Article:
Spring 2021

C.A.T.S. Academics

Where athletic talent meets academic excellence


 Academic counselor Max Krieger and Mo Almarhoun / Chris Richards photo

If you think student-athletes have a cushy gig, think again. Days typically begin with sunrise practice. Classes soak up the midday, and evenings are consumed by study. Not surprisingly, maintaining good grades in addition to a challenging daily regimen of practices is no small feat. 

That’s where the University of Arizona’s C.A.T.S. Academics program comes in. Each year, this dedicated team of academic counselors, learning specialists and academic support part-time staff help hundreds of Wildcats excel both in class and on the field. 

So phenomenal is C.A.T.S. (the name stands for “Commitment to an Athlete’s Total Success”) that its early-1990s inception set a new national standard. “The program was the first of its kind to provide a holistic experience for students,” says Marisol Quiroz ’01 ’04, C.A.T.S Academics director. “It was also an opportunity for the department to pull all of our student-athlete programs together, including student-athlete development, strength and conditioning, medical services, and clinical and sport psychology.”

C.A.T.S. Comes Through

For Mo Almarhoun, coming to UArizona was a leap of faith. He’d already been a decathlon champion and long jumper in his native Saudi Arabia, where he toured with the national team. Now he was a first-year recruit for UArizona Track and Field who still needed to learn English. He was preparing for a tough chemical engineering major — and counting on C.A.T.S. Academics to help him with both.

Lauren Ware / Mike Mattina photo

Today, Almarhoun is a senior who placed 10th in decathlon at the 2019 Pac-12 Championships and set a personal record with a dazzling 7.11 meter jump at an invitational in Iowa City, Iowa. Academically, he boasts a 3.5 GPA, and he credits C.A.T.S. for his success in a major he calls “insanely hard.” 

“They are a huge help,” he says. 

A peek at Almarhoun’s schedule reveals why. His day begins with 6 a.m. practice and ends with late-night study. “That’s my everyday routine,” he says. “It doesn’t change.”

Academic Rigors and the Coronavirus Pandemic

The pandemic raised concerns about maintaining the program’s history of success. But C.A.T.S. proved such fears unfounded, Quiroz says. “Despite challenges over the last year with remote learning, students are continuing to respond to the support system we have in place, and they’re continuing to be successful. We just had our best fall semester ever, with a 3.095 [average GPA among student-athletes]. So it wasn’t that we just sustained it. We actually improved it.”

While the pandemic creates special challenges — and puts the kibosh on many campus activities — Lauren Ware, a standout first-year women’s basketball player, sees a silver lining amid the disruption. “Obviously, as a freshman, you want that college experience,” says the 6-foot-5-inch forward and special education major, “and it’s kind of a bummer I missed out on that stuff. But in another way, it was nice because it eased me in. I don’t have to worry about walking to classes and trying to find everything. I’m able to just focus on the schoolwork.”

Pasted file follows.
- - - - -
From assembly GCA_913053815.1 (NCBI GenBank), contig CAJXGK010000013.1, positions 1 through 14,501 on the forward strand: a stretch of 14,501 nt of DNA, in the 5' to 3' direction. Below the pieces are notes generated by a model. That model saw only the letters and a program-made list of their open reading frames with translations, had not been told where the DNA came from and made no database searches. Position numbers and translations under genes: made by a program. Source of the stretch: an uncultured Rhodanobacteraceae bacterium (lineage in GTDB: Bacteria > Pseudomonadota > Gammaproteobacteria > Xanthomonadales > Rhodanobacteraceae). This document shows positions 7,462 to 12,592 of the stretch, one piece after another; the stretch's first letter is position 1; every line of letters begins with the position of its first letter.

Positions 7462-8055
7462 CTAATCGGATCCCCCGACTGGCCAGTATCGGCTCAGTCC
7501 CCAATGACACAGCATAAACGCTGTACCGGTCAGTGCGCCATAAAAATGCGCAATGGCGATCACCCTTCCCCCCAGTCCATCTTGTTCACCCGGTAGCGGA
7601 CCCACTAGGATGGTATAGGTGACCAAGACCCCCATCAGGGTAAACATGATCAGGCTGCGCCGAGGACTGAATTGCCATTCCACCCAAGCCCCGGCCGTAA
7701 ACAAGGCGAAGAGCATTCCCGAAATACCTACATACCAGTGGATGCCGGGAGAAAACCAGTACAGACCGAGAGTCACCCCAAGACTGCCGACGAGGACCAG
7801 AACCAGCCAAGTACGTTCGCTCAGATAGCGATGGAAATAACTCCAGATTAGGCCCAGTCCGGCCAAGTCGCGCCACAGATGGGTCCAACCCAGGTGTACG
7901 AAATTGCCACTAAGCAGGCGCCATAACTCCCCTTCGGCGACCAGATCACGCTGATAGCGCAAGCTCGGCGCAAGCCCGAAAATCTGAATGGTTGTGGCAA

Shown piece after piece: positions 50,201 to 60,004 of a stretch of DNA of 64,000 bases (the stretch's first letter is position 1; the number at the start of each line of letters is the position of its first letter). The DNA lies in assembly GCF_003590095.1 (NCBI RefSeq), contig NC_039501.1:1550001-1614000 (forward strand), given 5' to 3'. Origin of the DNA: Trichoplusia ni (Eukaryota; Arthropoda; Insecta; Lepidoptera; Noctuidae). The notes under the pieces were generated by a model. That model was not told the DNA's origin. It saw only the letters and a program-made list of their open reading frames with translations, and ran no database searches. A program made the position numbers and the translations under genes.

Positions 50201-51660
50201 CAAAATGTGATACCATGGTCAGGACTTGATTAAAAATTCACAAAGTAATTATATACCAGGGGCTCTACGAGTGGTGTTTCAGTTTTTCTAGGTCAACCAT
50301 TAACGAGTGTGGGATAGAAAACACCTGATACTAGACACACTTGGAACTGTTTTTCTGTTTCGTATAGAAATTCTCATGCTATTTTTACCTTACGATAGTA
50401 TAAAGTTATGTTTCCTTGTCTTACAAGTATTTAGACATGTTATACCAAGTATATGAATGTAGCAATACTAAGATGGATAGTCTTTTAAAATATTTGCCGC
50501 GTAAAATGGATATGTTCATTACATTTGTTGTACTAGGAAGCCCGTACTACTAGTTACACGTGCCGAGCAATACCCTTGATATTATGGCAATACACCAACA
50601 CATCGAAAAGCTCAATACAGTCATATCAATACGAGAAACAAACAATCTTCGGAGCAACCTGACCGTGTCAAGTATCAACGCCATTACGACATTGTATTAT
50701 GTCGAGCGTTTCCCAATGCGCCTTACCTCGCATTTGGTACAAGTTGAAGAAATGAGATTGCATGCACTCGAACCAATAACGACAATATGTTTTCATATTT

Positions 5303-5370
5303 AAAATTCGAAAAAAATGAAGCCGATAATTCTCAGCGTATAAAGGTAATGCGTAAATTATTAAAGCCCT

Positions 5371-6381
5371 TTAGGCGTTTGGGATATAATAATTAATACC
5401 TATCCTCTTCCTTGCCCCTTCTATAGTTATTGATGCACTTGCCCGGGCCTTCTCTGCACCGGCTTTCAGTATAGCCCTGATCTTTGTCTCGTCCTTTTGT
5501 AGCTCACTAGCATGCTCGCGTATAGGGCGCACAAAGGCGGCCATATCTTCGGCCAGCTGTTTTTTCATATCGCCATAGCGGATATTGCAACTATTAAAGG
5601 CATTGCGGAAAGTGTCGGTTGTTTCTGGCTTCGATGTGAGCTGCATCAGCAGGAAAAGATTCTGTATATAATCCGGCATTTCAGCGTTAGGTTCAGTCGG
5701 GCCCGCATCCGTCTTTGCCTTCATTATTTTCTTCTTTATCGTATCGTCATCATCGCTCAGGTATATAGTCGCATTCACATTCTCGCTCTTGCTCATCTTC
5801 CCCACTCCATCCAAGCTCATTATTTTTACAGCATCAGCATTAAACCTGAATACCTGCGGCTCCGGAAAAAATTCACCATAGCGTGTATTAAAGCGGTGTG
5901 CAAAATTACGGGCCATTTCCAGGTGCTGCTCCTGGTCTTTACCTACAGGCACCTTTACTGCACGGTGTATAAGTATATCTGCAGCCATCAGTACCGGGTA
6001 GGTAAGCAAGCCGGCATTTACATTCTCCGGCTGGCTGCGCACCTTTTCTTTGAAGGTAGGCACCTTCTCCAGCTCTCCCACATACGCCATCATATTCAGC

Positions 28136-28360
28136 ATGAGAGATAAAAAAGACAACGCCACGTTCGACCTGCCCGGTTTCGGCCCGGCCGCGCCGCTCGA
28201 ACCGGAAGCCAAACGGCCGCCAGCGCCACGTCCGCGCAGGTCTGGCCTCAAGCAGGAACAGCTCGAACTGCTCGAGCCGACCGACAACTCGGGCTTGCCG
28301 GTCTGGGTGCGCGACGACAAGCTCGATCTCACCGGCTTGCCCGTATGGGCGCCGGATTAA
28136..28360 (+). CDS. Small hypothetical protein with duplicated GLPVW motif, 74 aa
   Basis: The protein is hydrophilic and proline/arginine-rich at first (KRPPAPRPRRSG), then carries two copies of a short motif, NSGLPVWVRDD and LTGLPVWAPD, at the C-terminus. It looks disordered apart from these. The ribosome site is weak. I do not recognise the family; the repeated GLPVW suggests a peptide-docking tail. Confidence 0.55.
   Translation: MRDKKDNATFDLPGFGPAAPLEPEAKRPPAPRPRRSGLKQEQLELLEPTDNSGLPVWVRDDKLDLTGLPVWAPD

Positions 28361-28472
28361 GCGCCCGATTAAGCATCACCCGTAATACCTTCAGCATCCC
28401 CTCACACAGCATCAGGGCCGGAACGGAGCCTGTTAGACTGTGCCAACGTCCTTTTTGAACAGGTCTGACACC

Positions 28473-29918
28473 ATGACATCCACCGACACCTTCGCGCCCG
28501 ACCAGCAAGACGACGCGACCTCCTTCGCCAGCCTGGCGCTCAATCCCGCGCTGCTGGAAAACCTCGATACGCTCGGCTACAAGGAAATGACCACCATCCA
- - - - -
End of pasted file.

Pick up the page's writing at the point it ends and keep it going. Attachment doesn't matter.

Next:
Marisol Quiroz / Chris Richards photo

Meanwhile, Ware is already preparing for life beyond college. Those plans include continuing to compete and teaching kids with learning disabilities. “Obviously, sports are going to come to an end at some point,” she says. “So, it’s important to focus on getting my education as well, because I’m going to need that degree to get a job and keep working.”

For Almarhoun, he’s had a chance to pause and ponder his future. “I was ready to go and perform,” he says, “but COVID stopped the whole thing. It was sad to take that break from competing when I was ready to jump. But at the same time, it has kind of made me take a step back and really realize what I want to do.”

Now, his long game involves returning to Saudi Arabia, where he’ll work as an engineer and compete on the national team again. In the near term, he’s decided to pursue a master’s degree in engineering management.

C.A.T.S. Continues to Grow

The C.A.T.S. Academics umbrella is growing; beginning with a handful of staff, the academics unit alone now includes 15 full-time and 70 part-time employees from across the UArizona campus. They range from academic counselors who guide students in their course selection and monitor NCAA eligibility as well as learning specialists who assist with study skill building strategies and specific assignments.

“As a freshman coming in, dealing with sports as well as academics, it’s hard to balance those things,” Ware says. “But the C.A.T.S. program does a really good job of helping you manage your time. They have specific tutors for whatever you need. They make sure you’re getting your work done and getting good grades.”